There didn’t seem to be much to say to that so I didn’t do anything but signal the bartender for another round of drinks. The two of us settled into an awkward silence. I think we both felt as if we’d said too much to each other. More words had passed between us over the course of an hour than had for more than a decade.

“You gonna call him?” Joe asked finally.

“I don’t think a phone call will fix this,” I admitted. I’d been thinking it for some time, but it felt good to say out loud. Joe nodded his agreement.

“Go back to the restaurant, Lil. Apologize at least. Even if you don’t want to see him again, you know you should apologize.”

I swiveled slightly in my stool so I could look at him. My big brother straightened his shoulders and looked back. His smile was a lot like my own, sheepish and unsure. “You’re right Joe, but that doesn’t make this any easier. If Adam’s the one with the criminal record, why do I feel like I’m the one who’s done something wrong?”

“Because you have,” Joe said with typical straightforwardness.

I coloured.

“If you want my opinion, which I’m not sure you do,” Joe smiled wryly, “you should have kept your mouth shut and let him tell you in his own time, in his own way. It’s not like you’ve been dating him for long, Lilly. You made a mistake with him tonight and even if you can’t forgive him for what he did, you gotta apologize for what you did.”

I pushed away my half-empty glass of rye. I hated when Joe was right, but this time I could at least understand that he was. “I’ll go back to the restaurant and see if he’s still there.”

Joe eyed my high-heeled feet with trepidation. “Want a ride?”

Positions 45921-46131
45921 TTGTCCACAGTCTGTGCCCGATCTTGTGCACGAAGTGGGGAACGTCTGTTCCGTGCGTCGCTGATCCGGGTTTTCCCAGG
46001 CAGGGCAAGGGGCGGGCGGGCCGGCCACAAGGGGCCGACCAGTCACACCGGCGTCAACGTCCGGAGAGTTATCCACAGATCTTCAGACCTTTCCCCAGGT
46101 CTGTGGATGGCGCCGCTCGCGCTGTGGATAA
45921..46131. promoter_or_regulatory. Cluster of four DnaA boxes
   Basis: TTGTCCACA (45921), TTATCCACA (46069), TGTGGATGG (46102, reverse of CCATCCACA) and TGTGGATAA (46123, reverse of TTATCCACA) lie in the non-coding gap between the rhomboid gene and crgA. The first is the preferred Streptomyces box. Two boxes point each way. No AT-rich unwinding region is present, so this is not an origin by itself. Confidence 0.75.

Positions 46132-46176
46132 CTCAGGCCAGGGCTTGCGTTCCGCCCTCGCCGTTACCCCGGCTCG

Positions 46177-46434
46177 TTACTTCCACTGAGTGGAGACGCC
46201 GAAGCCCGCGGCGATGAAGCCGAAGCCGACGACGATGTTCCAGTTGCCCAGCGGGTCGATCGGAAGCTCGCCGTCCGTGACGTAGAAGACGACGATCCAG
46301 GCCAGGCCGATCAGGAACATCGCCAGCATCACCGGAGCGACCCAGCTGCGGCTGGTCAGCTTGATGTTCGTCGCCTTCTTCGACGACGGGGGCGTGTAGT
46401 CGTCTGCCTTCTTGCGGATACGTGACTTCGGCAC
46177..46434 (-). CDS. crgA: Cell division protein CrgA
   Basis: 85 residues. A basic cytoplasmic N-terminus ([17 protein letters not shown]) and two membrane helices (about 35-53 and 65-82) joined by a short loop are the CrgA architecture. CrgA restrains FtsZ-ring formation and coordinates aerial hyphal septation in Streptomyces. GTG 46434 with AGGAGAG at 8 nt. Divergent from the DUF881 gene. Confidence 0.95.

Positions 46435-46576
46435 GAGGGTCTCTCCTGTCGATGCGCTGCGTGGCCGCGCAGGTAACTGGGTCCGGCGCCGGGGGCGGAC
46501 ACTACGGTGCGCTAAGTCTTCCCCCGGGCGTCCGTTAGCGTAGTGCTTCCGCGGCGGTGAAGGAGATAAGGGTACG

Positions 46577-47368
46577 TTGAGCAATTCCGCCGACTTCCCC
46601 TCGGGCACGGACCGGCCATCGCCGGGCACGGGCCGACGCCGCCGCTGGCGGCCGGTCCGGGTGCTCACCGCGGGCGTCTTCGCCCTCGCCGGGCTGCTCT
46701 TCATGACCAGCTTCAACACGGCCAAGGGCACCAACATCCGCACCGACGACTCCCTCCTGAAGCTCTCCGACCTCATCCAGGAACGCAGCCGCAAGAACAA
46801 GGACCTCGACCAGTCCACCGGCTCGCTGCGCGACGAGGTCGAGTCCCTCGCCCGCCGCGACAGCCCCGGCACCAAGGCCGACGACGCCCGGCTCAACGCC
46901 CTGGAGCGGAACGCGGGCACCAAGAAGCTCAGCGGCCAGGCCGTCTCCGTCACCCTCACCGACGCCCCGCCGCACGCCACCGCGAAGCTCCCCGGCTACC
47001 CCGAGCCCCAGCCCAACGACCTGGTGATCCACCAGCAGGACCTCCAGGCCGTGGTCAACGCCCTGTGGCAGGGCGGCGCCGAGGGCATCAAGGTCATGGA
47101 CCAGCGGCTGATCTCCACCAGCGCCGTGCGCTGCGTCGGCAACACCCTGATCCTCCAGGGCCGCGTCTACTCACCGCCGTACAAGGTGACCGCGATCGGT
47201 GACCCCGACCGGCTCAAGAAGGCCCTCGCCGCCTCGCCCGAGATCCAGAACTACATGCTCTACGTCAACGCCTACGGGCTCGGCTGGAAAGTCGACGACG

I snorted. “You’re not driving, not after all those drinks.” I pulled my apartment keys from my tiny handbag and slapped them down taksim escort on the bar. “You can stay at my place, it’s only a few more from here. You take the bed and I’ll sleep on the sofa when I get home. Promise me you won’t drive back out to the farm tonight.”

My brother nodded and fished his truck keys from his jeans pocket. He handed them to me and watched without words as I dropped them in my purse.

“Thank you,” I said softly and we both knew I meant for more than surrendering the keys to his truck.

Joe patted my arm. It was an awkward gesture but the kindness behind it brought tears to my eyes. “Go. Mend fences,” he said. “I’m gonna have another of these and then head to your place.”

“Feed the cat before you crawl into bed,” I advised. “Otherwise she won’t let you have a solid night’s sleep. Her food is in the cupboard under the sink.”

Joe smiled and said nothing. He emptied his rye with one gulp and reached for the remnants of mine.

“I am sorry about Charlene,” I said as I slipped off my barstool. The floor wobbled a little. I’d had more to drink than I thought.

“I’m not,” Joe grumbled.

I smiled at the lie. “See you when I get home.”

“Be careful,” he advised in his typical big-brotherly tone; it was slightly condescending, but I knew he meant well by it.

“Thanks for the drinks, Joe.”

“Figures you stick me with the tab,” he muttered as I turned to walk away; I laughed and his own chuckle followed me from the bar.

Adam wasn’t at the restaurant. The maitre’d eyed me with less regard than he had hours earlier and it was easy to see that he figured something had gone wrong. For my part, I just hoped I didn’t smell too much of rye. I’d had more to drink with Joe than I should have, and my walk from the bar back to La Langoustine Fâchée was considerably more wobbly than usual although the fresh air had cleared my head considerably.

“I need to talk to him,” I urged when the maitre d’ tried to turn me away. “Please. Can’t you just tell me where he lives?”

He begrudgingly gave me the address, more out of a desire to get rid of me than to help me I was certain, and I walked the few short blocks to Adam’s without taking in much of the surroundings except that it wasn’t a very nice part of town. The houses were just as old as those in my own neighbourhood, but shabbier and sort of forlorn; they still retained a little of their historic elegance beneath the peeling paint though, and everywhere was the thick, salty smell of the sea.